• Characterizing the existence and severity of impairment to the water resource
  • Helping to identify sources and causes of impairment
  • Evaluating the effectiveness of control actions and restoration activities
  • Supporting use attainability studies and cumulative impact assessments
  • Characterizing regional biotic attributes of reference conditions

Therefore, the scope of this guidance is considered applicable to a wider range of planning and management purposes than originally envisioned, i.e., they may be appropriate for priority setting, point and nonpoint-source evaluations, use attainability analyses, and trend monitoring, as well as initial screening.


In the mid-1980's, the need for cost-effective biological survey techniques was realized because of rapidly dwindling resources for monitoring and assessment and the extensive miles of un-assessed stream miles in the United States. It was also recognized that the biological data needed to make informed decisions relevant to the Nation's waters were greatly lacking across the country. It was further recognized that it was crucial to collect, compile, analyze, and interpret environmental data rapidly to facilitate management decisions and resultant actions for control and/or mitigation of impairment. Therefore, the principal conceptual underpinnings of the RBPs were:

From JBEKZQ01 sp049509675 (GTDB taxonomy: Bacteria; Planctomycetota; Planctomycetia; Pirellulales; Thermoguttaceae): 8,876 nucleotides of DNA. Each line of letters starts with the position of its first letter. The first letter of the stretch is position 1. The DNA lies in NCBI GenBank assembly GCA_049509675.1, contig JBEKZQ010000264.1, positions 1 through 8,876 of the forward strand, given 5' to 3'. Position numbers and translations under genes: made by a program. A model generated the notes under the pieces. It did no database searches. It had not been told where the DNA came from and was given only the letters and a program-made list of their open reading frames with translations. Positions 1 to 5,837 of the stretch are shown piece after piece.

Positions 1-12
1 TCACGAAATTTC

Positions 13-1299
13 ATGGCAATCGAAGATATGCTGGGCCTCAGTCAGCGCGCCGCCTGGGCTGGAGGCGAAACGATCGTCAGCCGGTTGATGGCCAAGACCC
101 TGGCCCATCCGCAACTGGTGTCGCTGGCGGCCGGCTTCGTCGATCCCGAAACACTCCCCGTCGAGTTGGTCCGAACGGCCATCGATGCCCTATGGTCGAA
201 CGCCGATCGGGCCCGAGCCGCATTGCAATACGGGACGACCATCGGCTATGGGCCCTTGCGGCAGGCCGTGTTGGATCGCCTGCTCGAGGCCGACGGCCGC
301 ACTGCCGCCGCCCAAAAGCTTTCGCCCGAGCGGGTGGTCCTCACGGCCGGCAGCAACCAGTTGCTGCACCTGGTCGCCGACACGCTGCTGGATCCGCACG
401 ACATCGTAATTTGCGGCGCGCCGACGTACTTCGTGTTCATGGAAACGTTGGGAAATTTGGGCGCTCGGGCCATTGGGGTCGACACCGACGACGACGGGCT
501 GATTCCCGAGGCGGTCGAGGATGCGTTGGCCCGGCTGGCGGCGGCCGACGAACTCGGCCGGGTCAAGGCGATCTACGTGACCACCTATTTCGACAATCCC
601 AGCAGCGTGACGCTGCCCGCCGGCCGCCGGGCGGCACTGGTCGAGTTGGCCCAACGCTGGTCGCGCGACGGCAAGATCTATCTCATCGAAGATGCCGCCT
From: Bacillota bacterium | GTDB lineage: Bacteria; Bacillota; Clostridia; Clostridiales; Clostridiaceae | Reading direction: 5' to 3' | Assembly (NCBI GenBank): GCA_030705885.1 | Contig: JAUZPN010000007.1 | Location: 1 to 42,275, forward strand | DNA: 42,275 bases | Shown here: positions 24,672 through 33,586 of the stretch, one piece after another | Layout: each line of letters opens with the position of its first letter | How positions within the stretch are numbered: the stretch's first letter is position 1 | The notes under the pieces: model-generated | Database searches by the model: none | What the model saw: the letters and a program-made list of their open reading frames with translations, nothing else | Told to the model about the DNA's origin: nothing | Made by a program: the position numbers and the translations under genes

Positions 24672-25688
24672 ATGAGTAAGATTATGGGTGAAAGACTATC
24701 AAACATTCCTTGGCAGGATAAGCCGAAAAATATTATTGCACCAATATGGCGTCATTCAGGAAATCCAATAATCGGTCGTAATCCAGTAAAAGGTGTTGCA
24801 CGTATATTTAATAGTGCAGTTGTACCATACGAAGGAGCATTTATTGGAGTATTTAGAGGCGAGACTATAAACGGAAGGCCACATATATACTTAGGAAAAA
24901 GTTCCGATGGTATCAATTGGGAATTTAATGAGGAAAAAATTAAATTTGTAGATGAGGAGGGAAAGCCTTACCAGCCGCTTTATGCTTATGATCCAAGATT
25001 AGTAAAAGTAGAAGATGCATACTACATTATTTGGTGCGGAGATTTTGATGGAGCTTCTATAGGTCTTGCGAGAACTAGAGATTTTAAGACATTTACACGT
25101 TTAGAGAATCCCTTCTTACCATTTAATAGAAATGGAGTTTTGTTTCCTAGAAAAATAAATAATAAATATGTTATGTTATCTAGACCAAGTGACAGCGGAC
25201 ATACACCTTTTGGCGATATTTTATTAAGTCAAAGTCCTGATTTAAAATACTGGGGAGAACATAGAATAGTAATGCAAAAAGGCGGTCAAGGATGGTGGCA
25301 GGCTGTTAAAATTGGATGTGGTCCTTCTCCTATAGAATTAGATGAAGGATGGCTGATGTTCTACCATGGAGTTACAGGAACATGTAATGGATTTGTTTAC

• Cost-effective, yet scientifically valid, procedures for biological surveys
  • Provisions for multiple site investigations in a field season
  • Quick turn-around of results for management decisions
  • Scientific reports easily translated to management and the public
  • Environmentally-benign procedures.

The original RBPs were developed in two phases. The first phase centered on the development and refinement of the benthic macroinvertebrate protocols. The second phase involved the addition of analogous protocols pertinent to the assessment of fish assemblages.

The benthic macroinvertebrate protocols were originally developed by consolidating procedures in use by various State water quality agencies. In 1985, a survey was conducted to identify States that routinely perform screening-level bioassessments and believed that such efforts were important to their monitoring programs. Guidance documents and field methods in common use were evaluated in an effort to identify successful bioassessment methods that used different levels of effort. Original survey materials and information obtained from direct personal contacts were used to develop the draft protocols.